Exposing How Traders Are Currently Positioned In Bonds, Commodities, Currencies, And Stocks

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Includes: BAL, CORN, EWJ, FXA, FXB, GLD, IEF, IEI, JJC, SLV, SPY, UNG, USO, UUP, VXX, WEAT
by: Free CoT Data

Summary

Bonds: Sell-side dealers have quickly gotten long both short-term and mid-term Treasuries.

Commodities: Producers and users are extremely long natural gas and cotton. Money managers have kept covering their crude short.

Currencies: Money managers have cut some of their long exposure to the U.S. Dollar Index. They've also gotten bullish on the Australian dollar.

Stocks: Money managers are still extremely short U.S. stocks after the bounce.

In a previous article, I outlined my approach for analyzing CoT data to reveal how different types of traders are positioned in the futures markets. If you missed it, give the article a read to see the method behind my analysis.

This is the third in a series of weekly updates that will outline how traders are positioned, and how that positioning has recently changed. I break down the updates by asset class, so let's get started.

Bonds

No real extreme positioning. Sell-side dealers have quickly gotten long both short-term (NYSEARCA:IEI) and mid-term (NYSEARCA:IEF) Treasuries.

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Commodities

Producers and users are extremely long natural gas (NYSEARCA:UNG).

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Producers and users are also extremely long cotton (NYSEARCA:BAL) as prices approach a six-year low.

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Money managers have quickly gotten long both gold (NYSEARCA:GLD) and silver (NYSEARCA:SLV). This is expected - money managers typically behave like trend followers and add to longs as price rises. Silver is actually now a very crowded long among money managers.

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Producers & users are very long agricultural commodities, specifically corn (NYSEARCA:CORN) and wheat (NYSEARCA:WEAT).

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Money managers have continued to cover their huge short position in WTI crude (NYSEARCA:USO). They are now as long as they were at the top of the bounce last May. It is notable that producers and users remain extremely short.

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Money managers have also aggressively gotten long copper futures (NYSEARCA:JJC).

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Currencies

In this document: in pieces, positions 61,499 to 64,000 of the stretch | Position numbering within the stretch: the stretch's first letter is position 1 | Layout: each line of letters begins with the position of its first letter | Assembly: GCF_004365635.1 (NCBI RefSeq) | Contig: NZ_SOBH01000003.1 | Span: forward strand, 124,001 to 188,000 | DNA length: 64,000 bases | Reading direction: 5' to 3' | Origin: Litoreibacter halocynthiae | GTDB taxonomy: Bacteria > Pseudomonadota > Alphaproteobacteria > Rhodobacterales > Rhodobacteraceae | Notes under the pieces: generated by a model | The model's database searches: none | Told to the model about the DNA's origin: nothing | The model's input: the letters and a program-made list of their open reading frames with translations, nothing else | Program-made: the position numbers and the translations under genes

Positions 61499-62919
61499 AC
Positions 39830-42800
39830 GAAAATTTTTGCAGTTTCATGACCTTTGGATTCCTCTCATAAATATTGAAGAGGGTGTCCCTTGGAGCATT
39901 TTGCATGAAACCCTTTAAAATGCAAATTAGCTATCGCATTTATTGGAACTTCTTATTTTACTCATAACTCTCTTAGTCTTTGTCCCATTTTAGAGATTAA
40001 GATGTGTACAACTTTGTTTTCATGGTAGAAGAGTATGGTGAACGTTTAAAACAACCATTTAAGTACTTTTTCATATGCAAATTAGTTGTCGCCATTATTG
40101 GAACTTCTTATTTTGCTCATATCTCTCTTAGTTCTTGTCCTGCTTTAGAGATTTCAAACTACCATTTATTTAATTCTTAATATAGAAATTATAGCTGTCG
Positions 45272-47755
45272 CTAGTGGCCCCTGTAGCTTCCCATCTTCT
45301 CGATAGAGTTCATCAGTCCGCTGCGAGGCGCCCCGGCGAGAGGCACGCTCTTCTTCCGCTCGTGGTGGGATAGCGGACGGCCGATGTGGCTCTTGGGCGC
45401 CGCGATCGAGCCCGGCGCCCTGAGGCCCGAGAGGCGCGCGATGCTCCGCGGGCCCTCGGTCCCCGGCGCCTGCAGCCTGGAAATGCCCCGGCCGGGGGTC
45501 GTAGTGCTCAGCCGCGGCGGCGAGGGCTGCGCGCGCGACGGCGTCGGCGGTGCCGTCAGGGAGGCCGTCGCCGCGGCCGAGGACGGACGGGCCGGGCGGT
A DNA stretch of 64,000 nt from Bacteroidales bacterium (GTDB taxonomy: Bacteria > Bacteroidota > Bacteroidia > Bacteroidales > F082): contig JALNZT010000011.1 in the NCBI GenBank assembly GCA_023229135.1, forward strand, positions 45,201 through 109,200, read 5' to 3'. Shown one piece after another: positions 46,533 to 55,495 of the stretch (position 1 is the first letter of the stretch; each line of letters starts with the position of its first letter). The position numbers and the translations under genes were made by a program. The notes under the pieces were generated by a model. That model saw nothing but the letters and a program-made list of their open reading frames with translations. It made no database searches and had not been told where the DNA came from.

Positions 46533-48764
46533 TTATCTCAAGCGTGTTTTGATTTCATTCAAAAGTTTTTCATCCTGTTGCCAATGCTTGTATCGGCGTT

No true extreme positioning. Money managers have cut their long exposure to the U.S. Dollar Index (NYSEARCA:UUP).

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Money managers have piled into the Australian Dollar (NYSEARCA:FXA).

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Money managers are still very short the British pound (NYSEARCA:FXB).

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Stocks

Positioning within stock futures (NYSEARCA:SPY) still defies expectations. Last fall, money managers got extremely short all U.S. equity futures like they were in February of this year. The difference is that during last October's 10%+ rally, money managers covered some of their short. This time around, they have stayed persistently short.

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Money managers have actually been getting more short the Nikkei (NYSEARCA:EWJ) as it's bounced.

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Finally, money managers are very long VIX futures (NYSEARCA:VXX). This goes hand in hand with their equity short. Historically, money managers getting crowded in a long vol trade has marked short-term tops in the VIX. The -45% five-week drop in spot VIX has been the biggest ever, so it's surprising to see money managers only cut their bullish positioning by a bit.

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Conclusion

  • Money managers have gotten much more bullish on crude oil, gold, silver, and copper.
  • Commodity producers and users are extremely long natural gas and cotton.
  • Money managers have stayed short U.S. stocks, covering very little during the recent bounce.

If you've got any questions about CoT data, don't hesitate to leave me a comment below.

Disclosure: I/we have no positions in any stocks mentioned, and no plans to initiate any positions within the next 72 hours.

I wrote this article myself, and it expresses my own opinions. I am not receiving compensation for it (other than from Seeking Alpha). I have no business relationship with any company whose stock is mentioned in this article.